The ABC Brainstorming strategy is an excellent way to access student’s prior knowledge. According to John Hattie, activating prior knowledge (0.98) is a powerful teaching strategy that has great impact on student achievement.
About ABC Brainstorming
ABC Brainstorming helps to structure students’ thinking by asking them to generate ideas that begin with each letter of the alphabet. It is a quick way to generate thoughts and measure prior knowledge. It is sometimes called the Alphabet Brainstorm.
- Select the general topic.
- Prepare a template organized with the 26 letters of the alphabet and a spot next to each letter where students can record ideas.
- If this is the first time using the activity, you can prepare a completed ABC brainstorming template about a different topic. Write the general topic at the top or in the middle of the page, and then write a word, phrase, or sentence beginning with each letter related to the topic.
- Select a topic. Topics that work well with ABC Brainstorming tend to be broad.
- Distribute a template and have students enter the name of the topic at the top or in the middle of the template.
- Ask students to think of at least one word, sentence, or idea related to the topic that begins with each letter of the alphabet. They should then enter them on the template in any order. However, encourage students to try to think of at least one idea for each letter, and to think of more than one for a letter if they are able to. Make sure you give students enough time to think of a lot of ideas.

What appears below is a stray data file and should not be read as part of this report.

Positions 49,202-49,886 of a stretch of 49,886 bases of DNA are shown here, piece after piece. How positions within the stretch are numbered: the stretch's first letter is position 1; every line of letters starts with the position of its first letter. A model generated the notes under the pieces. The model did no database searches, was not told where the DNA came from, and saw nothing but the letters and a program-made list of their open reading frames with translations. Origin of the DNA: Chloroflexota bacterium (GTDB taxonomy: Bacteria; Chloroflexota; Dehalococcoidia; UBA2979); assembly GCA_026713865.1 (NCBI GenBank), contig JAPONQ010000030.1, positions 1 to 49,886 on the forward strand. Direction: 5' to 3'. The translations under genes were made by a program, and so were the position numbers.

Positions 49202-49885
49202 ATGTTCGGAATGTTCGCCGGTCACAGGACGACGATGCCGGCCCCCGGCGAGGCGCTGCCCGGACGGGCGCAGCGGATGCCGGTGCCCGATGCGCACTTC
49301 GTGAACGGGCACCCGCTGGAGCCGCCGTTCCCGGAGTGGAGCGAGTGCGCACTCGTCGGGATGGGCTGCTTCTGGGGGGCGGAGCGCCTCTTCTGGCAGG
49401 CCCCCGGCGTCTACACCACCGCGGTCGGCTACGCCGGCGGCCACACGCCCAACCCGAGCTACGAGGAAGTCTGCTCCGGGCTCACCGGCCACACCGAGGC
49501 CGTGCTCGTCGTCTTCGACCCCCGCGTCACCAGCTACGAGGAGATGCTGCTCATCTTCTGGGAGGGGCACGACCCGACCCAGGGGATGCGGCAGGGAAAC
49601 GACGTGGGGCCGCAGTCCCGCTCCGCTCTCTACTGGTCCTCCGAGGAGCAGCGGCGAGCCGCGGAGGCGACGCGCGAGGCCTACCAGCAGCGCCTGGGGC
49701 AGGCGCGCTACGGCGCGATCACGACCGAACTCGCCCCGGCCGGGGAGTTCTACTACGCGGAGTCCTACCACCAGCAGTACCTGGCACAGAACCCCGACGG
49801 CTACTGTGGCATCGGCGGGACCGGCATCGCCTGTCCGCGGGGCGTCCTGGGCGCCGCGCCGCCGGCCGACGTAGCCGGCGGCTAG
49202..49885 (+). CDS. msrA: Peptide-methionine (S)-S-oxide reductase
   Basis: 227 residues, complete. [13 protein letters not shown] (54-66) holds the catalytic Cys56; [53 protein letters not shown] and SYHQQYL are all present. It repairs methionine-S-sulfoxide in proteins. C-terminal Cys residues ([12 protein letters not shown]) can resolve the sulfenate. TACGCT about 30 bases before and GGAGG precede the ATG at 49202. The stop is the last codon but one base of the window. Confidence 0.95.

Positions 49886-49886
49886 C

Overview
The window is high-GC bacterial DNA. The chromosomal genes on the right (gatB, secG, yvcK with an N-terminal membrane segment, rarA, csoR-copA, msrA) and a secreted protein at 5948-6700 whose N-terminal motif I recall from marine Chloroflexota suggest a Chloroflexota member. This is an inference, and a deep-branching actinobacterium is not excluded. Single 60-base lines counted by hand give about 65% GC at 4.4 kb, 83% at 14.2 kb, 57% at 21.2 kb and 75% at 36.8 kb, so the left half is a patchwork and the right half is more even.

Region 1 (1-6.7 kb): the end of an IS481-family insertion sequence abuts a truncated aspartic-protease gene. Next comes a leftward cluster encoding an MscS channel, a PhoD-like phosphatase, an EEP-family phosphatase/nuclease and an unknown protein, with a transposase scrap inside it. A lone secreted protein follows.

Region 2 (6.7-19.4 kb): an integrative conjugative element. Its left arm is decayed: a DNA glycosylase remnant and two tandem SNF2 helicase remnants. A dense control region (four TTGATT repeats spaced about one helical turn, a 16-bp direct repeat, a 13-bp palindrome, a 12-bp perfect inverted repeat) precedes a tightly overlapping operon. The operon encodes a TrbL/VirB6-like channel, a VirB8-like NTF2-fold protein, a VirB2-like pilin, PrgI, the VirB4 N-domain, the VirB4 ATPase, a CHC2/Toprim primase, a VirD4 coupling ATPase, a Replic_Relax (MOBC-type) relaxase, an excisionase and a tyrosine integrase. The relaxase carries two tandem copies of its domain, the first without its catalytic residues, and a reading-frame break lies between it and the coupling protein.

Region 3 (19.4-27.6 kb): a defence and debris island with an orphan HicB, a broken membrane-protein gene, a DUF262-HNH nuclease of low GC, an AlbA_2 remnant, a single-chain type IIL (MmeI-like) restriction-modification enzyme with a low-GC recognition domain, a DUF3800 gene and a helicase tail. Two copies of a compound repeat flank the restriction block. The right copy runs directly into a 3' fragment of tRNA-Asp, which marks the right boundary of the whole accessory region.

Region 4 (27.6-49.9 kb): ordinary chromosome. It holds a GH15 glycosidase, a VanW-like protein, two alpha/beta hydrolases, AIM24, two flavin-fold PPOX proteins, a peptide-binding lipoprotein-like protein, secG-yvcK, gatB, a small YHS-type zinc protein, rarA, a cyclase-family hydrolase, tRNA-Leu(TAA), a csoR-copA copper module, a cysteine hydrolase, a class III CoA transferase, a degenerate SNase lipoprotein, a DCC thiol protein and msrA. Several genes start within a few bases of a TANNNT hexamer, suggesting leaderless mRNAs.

- Next, debrief as a whole class or in small groups. Ask students to share what they brainstormed for each letter. Students compare and contrast their ideas.
- Allow students to reflect on their learning. Students could respond to questions such as: How is brainstorming different from other types of thought? How can brainstorming help you to learn a topic? How does the structure of this activity help you to come up with ideas you might not otherwise think of?
If the topic were World War II, students might list Allies, Bombers, Concentration Camps, D-Day, Europe, French Resistance, Germany, Hitler, Italy, Japan, and so on.
- AlphaBlocks: Rather than brainstorm ideas for all 26 letters of the alphabet, students brainstorm ideas within groups (“blocks”) of letters (ABC, DEF, GHI, etc). This simplifies and speeds up the brainstorming, while still causing students to turn their attention to and think about the topic at hand.
- Partial-alphabet brainstorm: You could give students only a portion of the alphabet to work with. Or you could divide the alphabet into quarters or thirds and have groups work on only one section.